Though the competition has intensified, daily heritage tours provide a compelling reminder of why the property is such a uniquely special place in which to stay. Deftly resuscitating the palace’s past, our guide pointed out original Persian mosaic work, recounted the tribulations of the grandly dressed individuals depicted in the hotel’s portraiture and explained that a marble viewing platform above an internal courtyard was originally a pew from which the king would throw pearls or jewels to performers who caught his favour. Later, after a sunset cruise from which we could observe as the palace exterior progressed from gleaming white to golden-hue to soft blue, an unexpectedly exciting recital saw a succession of lavishly clad dancers swirl and dazzle through routines that incorporated surprising tests of balance and strength.
Happily marooned on my first evening in Udaipur in this Rajasthani palace on a minute island, I felt I’d arrived somewhere magical, though that reverie was broken at daybreak the next morning when the hundreds of birds that perch around the property broke into a raucous dawn chorus – bring ear plugs.
Directly across from the hotel is Udaipur’s other palace, the City Palace. Dating from 1559 and still home to the local royal family, it is also an exceptional museum and so bountifully laden with examples of exquisite Rajasthani craftsmanship that hiring a guide should be considered an imperative. Mine, Kamal Mehta, recounted further decadent times past. On one upper level, a now often-overlooked marble tub was once used to hold 100,000 silver coins; other rooms revealed typically colourful Indian tiles that, it transpired, actually came from Staffordshire; a chamber covered in mosaics; and five preening peacocks, finished in coloured glass and dating from 1870. Elsewhere we admired an exceptional example of Rajasthani miniature painting, so intricately detailed that a magnifying glass revealed each indvidiaul blade of grass and strand of hair deftly inscribed by the artist so long ago with a squirrel-hair paint brush.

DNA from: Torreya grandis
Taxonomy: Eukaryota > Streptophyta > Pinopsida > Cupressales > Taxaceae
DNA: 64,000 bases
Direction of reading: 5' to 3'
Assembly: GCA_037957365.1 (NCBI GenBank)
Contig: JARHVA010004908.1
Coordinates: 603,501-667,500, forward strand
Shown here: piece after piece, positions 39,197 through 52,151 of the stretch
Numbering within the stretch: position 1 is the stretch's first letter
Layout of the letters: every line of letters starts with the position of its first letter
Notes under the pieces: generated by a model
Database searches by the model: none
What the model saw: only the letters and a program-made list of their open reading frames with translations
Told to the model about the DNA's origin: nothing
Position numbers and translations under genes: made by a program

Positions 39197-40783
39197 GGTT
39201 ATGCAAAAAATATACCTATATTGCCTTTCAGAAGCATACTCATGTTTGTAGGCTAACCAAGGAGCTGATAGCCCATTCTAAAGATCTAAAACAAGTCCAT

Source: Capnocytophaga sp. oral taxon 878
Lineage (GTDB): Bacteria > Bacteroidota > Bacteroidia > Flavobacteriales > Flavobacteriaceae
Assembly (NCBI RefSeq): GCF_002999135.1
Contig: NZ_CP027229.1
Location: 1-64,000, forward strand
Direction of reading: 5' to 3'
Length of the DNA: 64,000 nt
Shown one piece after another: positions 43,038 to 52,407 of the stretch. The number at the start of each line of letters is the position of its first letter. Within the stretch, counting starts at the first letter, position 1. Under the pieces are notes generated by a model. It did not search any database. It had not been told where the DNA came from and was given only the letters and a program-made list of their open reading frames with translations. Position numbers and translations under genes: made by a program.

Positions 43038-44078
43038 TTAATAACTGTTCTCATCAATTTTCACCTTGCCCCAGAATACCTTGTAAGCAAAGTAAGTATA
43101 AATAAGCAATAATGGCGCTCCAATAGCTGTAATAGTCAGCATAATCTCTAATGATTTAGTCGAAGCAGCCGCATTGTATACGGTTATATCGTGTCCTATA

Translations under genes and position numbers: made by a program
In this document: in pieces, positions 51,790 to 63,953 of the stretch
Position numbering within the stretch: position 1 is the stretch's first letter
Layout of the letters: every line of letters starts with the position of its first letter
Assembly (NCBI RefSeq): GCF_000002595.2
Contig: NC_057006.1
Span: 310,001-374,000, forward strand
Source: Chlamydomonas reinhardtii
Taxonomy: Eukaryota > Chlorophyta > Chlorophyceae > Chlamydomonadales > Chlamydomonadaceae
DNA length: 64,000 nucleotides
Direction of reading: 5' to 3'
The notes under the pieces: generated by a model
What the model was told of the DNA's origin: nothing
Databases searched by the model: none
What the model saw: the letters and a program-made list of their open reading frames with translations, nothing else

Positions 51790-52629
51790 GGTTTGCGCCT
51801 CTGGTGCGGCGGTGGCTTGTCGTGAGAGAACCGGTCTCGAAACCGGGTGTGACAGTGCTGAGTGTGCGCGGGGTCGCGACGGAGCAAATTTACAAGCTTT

Miniature paintings of variable quality and at times questionable authenticity can still be bought throughout Udaipur today; for visitors who wish to purchase high-quality artworks, Om Arts & Crafts (45 New Fatehpura, near Sukhadia Circle) is one of the city’s most trustworthy addresses. Representing a number of artists throughout the city and himself from a long line of painters, gallerist Dinesh C. Sharma led me through a collection stemming from accessible amateur works to exquisite Mughal masterpieces hidden in velvet cases and revealed to only the most serious buyers. Though a basic work by a novice student might cost £10, a high-quality piece might cost between £3,000 and £5,000; for the most laboriously produced and beautifully detailed paintings, finished in 24 karat gold, “the sky’s the limit”.